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paragraph 5

  • The “Iliad” is Homer’s epic poem.

Page 19

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paragraph 2

  • “Fag” is slang for cigarette.

paragraph 7

  • “Lorry” is the British word for “truck.”

Page 20

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Page 21

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paragraph 6

  • A “trapezium” is a quadrilateral with no parallel sides.

Page 22

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  • NME” (stands for New Musical Express) is a British pop music magazine.

paragraph 5

  • Narnia” is a fictional magic realm created by C.S. Lewis.

Page 23

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paragraph 2

  • This “Work in Progress” gives this chapter its title.

Page 24

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“Marefair” appears on Jerusalem’s maps, though there it is spelled “Mare Fair.”

paragraph 3

Page 25

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  • Milton Keynes” is a town about 20 miles south of Northampton.
  • Rugby” is a town about 20 miles northeast of Northampton.
  • “Shakespeare’s King John” is a play. The setting of the first chapter is the Northampton Castle, which was later demolished to make way for the Northampton Railway Station. Location is labeled “site of castle” on Jerusalem map.
  • “World’s first parliament during the thirteenth century” refers to Henry I initial parliament meeting in Northampton, which one website places in 1131 (which should be the twelfth century, no? – suggest??.)
  • Wat Tyler‘s uprising of 1381″ is known as The Peasants’ Revolt.
  • “[Thomas] Becket” (1119-1170) was the archbishop of Canterbury. Becket was murdered by King Henry II.

paragraph 3

  • “Chain of Office” is the name of the final chapter of Jerusalem. [xxx – add link when this page is created.]

paragraph 4

  • Village of the Damned” is a 1960 British horror film. The film features possessed monster-children whose eyes glow. On page 17,paragraph 1 Alma’s eyes are described similarly as “spooky and massive… warm slate irises against which an extraterrestrial citrus yellow flared around the pupil like a full eclipse.” Overall, this description of Alma’s eyes may refer to Alan Moore’s penetrating eyes.

Page 26

paragraph 2

paragraph 3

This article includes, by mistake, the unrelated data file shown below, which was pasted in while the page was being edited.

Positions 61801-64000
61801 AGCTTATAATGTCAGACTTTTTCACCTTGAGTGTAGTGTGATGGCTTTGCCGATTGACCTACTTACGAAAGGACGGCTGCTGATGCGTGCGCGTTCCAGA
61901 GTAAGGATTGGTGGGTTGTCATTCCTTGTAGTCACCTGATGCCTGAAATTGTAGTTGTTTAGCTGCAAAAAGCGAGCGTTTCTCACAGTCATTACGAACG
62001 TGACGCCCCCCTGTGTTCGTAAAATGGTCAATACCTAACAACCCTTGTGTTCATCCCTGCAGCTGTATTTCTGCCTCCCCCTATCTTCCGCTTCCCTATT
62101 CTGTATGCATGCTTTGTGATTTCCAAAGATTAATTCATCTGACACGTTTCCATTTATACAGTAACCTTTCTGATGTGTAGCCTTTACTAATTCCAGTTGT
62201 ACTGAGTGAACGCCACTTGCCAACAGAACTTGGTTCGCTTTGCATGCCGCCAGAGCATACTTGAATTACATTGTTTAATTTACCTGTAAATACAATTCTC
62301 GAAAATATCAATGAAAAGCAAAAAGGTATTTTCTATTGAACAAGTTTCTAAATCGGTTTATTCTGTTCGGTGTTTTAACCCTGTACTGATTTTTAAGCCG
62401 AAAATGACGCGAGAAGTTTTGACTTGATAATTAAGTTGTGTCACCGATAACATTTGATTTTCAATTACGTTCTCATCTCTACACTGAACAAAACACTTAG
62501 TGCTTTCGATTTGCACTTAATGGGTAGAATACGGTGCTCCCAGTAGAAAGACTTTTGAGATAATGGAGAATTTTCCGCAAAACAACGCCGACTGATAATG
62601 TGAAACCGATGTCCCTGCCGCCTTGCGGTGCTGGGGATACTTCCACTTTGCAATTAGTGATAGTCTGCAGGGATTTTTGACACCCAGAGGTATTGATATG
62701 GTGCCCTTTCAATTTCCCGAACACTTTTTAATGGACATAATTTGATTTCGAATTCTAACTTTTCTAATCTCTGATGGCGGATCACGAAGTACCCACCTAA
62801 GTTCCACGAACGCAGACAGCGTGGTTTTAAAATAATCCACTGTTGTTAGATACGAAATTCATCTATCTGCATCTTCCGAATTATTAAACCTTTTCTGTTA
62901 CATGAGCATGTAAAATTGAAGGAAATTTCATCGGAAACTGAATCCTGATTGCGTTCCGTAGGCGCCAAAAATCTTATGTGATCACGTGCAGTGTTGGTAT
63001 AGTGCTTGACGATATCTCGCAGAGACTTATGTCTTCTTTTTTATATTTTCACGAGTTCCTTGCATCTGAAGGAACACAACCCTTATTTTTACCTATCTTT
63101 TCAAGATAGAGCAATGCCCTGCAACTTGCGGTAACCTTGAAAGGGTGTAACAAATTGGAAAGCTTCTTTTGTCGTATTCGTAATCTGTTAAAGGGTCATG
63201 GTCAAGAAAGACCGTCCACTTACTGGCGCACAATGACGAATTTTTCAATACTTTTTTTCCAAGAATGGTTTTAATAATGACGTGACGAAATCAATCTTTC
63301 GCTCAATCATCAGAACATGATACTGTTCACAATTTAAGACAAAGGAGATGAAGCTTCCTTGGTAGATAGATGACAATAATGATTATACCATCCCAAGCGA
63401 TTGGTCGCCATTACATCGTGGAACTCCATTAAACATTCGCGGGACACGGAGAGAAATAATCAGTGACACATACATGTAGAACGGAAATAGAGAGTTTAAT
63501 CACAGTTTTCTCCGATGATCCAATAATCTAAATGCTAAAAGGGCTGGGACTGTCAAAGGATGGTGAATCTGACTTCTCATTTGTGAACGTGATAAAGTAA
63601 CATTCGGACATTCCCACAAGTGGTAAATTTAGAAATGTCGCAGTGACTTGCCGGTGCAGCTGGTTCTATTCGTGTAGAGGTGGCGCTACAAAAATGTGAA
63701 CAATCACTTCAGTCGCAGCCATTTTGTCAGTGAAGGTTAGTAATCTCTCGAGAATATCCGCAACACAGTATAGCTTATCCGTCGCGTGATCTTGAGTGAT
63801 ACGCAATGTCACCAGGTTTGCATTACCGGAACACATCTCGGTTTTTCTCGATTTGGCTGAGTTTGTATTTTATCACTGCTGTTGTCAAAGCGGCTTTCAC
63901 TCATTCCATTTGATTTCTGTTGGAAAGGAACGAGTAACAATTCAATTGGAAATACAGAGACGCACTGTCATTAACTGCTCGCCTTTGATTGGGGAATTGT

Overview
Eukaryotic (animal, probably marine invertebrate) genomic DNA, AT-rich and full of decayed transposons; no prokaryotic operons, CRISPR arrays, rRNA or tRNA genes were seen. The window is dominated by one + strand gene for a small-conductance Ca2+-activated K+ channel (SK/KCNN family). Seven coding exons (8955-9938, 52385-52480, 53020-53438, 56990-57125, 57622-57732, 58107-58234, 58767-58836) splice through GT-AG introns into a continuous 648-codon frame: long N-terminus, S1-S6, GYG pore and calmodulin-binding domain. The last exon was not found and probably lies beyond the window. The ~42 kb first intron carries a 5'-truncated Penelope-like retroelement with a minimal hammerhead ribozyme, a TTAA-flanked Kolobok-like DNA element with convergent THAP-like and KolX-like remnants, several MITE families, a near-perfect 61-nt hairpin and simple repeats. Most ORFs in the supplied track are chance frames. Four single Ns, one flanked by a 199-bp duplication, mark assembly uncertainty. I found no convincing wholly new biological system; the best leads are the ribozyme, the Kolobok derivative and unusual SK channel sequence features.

• Cluniac monks” refers to a monastic order founded in 910 in Cluny.
  • “Lavvy” is slang for lavatory, bathroom.

Page 27

paragraph 1

  • The Dead Issue” sounds like a play on The Big Issue, a magazine sold by homeless people.

paragraph 2

  • First mention of Bill Badger, a barber.
  • Rupert Bear” is a British newspaper comic strip.
  • Styptic pencils” are medicine to stop bleeding.

paragraph 3

Page 28

paragraph 2

  • First mention of Roman Thompson, Alma’s gay lefty activist friend.
  • “Thompson the Leveller” apparently refers to the Levellers, a seventeenth-century political movement.
  • “UCS” stands for Upper Clyde Shipbuilders. The strike may be the 1971 “work-in” campaign.
  • The “National Front” is a right-wing party.

paragraph 2

Page 29

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Page 30

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Page 31

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Page 32

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Page 33

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paragraph 4

  • Zippo” is a brand of cigarette lighter.

Page 34

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Page 35

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  • First mention of Joseph (or Joe), Mick’s youngest child, 12 years old.

Page 36

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Page 37

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Page 38

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  • First mentions of Alma’s friends:
    Dean, Roman Thompson’s boyfriend (mentioned without naming above on P28,p2)